As previously mentioned, choosing a suitable timestep is an important part while setting up a simulation. Luckily, the potential we use would be of use here. Tersoff's potential is essentially a pair potential, with a harmonic behaviour. We can use this fact to experiment with different timesteps and find a value large enough to avoid unneeded computations, and small enough to avoid numeric errors.
The idea is to record a short simulation with a high sampling rate, each step for example, and to plot a trajectory for an atom on a single axis. If the trajectory is still harmonic, the sampling rate is high enough, meaning the timestep is suitable.
Below is an example of a simple simulation doing that.
notice we did not use the command velocity to assign initial velocities, and that the thermostat used is temp/rescale. Using Matlab to read the files and produce a plot, we receive the following trajectory for the first atom on the X axis:
This is obviously an odd result, which suggests the atom has no velocity on the x axis. Careful observation of other trajectories suggests this is the case for other atoms, on other axes, as well. To fix this error, we add the following line in the 'Create Atoms' section:
Notice we assign velocities compatible to 3000 K, so we shall also change the fix line:
This time the result is:
This plot features a proper behaviour under the Tersoff potential. It also features another interesting trait - we see the atom oscillating around two different values, with a change of DC value between the 6000th step and the 7000th step. There is a simple explanation to this behaviour - the atom moved between two different sites on the lattice. Atoms 'travelling' through different sites in the lattice are a clear sign of a phase change of the material - from solid to liquid. This signifies a temperature high enough to break the SP3 bonds.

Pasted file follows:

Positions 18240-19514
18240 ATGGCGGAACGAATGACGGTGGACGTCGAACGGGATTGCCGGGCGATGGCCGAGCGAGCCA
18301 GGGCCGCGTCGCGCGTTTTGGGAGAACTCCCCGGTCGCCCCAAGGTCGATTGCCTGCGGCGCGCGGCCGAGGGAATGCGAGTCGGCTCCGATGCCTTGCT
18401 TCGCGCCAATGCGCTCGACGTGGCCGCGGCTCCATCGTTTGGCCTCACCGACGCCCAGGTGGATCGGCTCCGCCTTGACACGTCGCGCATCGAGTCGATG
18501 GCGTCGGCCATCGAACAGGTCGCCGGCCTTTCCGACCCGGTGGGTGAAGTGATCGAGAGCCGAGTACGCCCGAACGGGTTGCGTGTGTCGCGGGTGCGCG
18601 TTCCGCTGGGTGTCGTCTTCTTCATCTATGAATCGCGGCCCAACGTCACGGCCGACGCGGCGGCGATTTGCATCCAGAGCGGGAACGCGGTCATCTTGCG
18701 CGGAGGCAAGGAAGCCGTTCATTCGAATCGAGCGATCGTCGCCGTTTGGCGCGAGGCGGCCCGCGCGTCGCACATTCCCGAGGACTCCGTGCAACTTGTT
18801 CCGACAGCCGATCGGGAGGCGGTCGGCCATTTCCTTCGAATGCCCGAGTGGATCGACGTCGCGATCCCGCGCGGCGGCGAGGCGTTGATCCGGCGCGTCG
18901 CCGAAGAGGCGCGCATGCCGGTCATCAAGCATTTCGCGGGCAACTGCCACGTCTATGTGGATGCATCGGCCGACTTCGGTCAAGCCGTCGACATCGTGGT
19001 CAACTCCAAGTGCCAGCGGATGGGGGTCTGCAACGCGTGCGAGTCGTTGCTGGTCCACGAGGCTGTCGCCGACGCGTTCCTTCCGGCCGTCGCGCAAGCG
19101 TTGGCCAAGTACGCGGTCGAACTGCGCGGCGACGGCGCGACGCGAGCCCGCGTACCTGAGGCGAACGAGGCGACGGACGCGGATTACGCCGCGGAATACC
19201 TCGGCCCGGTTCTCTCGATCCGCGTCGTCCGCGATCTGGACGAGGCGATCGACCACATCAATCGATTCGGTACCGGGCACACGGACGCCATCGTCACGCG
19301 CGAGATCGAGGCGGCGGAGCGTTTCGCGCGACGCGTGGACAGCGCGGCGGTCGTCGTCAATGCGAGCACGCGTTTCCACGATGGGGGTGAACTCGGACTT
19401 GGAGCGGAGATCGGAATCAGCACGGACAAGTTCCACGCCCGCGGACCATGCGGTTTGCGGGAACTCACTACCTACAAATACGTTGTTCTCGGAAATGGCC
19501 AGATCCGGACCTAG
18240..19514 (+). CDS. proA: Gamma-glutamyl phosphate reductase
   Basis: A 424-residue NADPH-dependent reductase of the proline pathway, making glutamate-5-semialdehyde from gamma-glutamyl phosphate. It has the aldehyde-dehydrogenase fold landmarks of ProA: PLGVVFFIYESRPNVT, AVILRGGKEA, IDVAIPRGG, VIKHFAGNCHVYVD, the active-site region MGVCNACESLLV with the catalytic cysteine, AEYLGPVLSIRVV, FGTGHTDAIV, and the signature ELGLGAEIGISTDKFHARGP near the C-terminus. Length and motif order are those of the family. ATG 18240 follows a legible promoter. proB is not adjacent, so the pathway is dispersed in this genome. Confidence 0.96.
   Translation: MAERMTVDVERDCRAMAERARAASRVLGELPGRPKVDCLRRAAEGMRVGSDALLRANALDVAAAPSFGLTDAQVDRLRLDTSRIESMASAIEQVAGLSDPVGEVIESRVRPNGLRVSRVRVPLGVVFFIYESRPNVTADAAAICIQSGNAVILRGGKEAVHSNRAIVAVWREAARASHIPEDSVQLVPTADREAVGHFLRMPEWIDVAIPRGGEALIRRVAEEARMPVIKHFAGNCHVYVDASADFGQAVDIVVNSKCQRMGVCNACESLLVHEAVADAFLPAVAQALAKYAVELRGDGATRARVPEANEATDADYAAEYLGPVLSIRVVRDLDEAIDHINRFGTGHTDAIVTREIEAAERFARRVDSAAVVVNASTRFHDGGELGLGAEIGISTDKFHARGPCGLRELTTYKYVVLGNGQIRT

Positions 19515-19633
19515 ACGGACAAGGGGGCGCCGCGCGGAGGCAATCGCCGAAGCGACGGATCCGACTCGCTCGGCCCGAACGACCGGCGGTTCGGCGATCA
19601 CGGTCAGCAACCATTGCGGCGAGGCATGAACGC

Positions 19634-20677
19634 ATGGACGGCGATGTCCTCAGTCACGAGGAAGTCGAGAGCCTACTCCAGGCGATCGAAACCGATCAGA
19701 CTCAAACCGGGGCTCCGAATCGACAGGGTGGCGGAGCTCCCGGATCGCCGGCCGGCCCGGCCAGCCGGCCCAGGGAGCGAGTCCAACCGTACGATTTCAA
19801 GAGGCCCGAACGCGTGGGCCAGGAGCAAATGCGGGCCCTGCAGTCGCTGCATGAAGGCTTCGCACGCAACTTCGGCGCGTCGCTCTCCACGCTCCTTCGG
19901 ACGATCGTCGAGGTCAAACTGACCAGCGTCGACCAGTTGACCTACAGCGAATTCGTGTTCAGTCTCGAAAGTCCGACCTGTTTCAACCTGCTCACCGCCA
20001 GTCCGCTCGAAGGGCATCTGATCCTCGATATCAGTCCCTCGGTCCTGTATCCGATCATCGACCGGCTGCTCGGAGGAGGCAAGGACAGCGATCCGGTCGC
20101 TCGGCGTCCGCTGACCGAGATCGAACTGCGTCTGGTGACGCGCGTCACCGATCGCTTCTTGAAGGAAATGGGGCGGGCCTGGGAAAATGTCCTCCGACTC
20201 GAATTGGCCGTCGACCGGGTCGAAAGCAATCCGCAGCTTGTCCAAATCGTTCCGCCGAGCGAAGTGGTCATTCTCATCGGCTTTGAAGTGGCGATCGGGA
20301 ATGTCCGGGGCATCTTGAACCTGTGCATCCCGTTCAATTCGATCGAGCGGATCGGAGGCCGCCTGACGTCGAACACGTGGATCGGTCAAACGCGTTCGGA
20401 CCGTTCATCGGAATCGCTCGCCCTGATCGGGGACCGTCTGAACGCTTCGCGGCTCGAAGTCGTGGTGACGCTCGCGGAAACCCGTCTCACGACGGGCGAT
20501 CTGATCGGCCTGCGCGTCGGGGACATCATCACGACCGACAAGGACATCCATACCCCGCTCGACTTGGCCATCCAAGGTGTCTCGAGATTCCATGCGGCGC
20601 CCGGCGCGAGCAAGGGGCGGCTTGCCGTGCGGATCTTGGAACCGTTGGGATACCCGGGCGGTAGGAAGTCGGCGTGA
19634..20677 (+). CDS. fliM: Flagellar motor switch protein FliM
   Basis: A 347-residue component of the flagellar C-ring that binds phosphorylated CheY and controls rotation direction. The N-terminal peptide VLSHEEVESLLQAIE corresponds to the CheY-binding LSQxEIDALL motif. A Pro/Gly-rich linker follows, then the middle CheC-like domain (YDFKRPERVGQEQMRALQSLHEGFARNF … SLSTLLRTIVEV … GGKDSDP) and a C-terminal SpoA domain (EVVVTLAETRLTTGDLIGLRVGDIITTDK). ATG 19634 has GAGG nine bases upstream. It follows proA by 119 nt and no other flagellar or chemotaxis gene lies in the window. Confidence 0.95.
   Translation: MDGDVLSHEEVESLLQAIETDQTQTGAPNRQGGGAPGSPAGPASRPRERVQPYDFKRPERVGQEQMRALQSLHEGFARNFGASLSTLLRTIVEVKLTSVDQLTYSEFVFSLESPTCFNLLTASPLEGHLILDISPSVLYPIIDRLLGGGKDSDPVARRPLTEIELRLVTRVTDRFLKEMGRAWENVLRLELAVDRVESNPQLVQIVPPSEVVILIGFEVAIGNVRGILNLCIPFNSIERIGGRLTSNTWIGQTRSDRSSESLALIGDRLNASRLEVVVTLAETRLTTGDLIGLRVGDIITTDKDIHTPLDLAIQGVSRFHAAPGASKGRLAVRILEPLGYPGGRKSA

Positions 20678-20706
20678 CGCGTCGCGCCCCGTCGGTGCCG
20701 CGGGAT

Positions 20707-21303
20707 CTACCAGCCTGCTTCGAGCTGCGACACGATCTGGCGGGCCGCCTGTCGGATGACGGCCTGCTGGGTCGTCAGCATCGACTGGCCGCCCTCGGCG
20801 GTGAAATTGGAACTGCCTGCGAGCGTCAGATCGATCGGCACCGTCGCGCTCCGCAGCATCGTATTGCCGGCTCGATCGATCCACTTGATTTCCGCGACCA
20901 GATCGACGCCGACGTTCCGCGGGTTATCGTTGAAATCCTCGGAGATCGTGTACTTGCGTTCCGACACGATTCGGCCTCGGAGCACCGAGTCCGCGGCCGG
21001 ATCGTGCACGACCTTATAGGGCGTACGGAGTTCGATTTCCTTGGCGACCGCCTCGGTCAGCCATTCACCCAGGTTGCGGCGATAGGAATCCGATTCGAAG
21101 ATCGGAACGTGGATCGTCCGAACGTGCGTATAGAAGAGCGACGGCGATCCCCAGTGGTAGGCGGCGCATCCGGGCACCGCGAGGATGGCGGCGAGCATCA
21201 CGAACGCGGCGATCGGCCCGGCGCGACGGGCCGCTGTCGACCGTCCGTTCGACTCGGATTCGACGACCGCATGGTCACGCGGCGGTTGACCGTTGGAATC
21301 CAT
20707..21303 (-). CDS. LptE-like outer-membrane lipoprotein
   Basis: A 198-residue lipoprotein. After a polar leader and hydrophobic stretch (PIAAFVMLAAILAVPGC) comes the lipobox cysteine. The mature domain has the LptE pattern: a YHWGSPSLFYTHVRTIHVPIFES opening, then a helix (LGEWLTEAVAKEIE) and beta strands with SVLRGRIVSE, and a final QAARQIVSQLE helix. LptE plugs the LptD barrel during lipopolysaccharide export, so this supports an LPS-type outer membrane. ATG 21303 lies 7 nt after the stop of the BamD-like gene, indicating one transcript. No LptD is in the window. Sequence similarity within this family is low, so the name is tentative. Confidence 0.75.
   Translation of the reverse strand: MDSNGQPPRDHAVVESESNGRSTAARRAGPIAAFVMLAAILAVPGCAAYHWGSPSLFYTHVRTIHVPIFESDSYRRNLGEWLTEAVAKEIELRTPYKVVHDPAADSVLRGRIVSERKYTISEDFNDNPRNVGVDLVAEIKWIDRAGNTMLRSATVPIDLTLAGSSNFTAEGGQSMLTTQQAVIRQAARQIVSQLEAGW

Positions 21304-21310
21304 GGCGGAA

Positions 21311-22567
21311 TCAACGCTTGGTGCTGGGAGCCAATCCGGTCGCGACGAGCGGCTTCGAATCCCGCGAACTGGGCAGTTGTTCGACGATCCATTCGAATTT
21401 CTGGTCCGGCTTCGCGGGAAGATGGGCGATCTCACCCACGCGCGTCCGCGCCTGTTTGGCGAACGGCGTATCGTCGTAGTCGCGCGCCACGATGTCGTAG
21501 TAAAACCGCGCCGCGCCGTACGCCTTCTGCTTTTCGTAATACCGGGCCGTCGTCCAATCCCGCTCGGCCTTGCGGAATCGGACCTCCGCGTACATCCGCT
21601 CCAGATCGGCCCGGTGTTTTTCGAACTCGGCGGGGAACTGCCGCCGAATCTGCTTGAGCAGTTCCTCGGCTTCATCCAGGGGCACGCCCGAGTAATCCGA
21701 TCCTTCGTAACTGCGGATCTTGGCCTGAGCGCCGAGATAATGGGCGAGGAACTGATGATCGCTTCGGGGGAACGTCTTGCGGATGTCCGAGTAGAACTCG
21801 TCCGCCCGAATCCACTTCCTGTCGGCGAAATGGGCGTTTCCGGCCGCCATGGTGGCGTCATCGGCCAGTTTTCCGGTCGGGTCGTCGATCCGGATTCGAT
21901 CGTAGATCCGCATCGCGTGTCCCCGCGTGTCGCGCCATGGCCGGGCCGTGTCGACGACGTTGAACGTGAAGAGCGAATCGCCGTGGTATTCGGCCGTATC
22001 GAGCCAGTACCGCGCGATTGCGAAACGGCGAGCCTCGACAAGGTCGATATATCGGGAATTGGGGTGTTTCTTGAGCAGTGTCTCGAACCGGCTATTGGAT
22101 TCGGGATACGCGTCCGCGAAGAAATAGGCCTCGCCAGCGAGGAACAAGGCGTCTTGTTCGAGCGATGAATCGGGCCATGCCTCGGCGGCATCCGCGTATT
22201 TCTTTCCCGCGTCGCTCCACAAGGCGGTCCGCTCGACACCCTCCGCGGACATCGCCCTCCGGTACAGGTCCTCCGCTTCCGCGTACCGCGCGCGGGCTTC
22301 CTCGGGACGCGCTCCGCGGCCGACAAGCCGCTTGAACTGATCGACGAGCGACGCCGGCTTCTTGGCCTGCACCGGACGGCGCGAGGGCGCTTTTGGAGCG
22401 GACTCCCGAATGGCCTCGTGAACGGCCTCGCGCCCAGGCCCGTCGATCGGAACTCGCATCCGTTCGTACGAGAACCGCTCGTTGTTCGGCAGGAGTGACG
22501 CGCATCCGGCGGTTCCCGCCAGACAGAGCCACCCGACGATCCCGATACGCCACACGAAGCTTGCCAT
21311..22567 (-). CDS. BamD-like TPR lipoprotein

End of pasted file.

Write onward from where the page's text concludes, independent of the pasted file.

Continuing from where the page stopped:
Next, let us try and run the simulation again, with a longer timestep and a shorter simulation:
The result this time:
Which is once again a proper behaviour. Notice the jittering at the last steps - this is the result of the minimization algorithm.
To conclude, let us try to increase the timestep even further:
And the result we get:
This is clearly not a proper behaviour for the Tersoff potential. We see that this timestep is too long to be of use. The sampling rate is too low to allow accurate measurements, leading to inaccurate computations of the system's dynamics.
This demonstration exhibits the importance of choosing a proper timestep, and the method used here can be of use when trying to determine a good timestep, as well as a good temperature for a phase change in a crystal.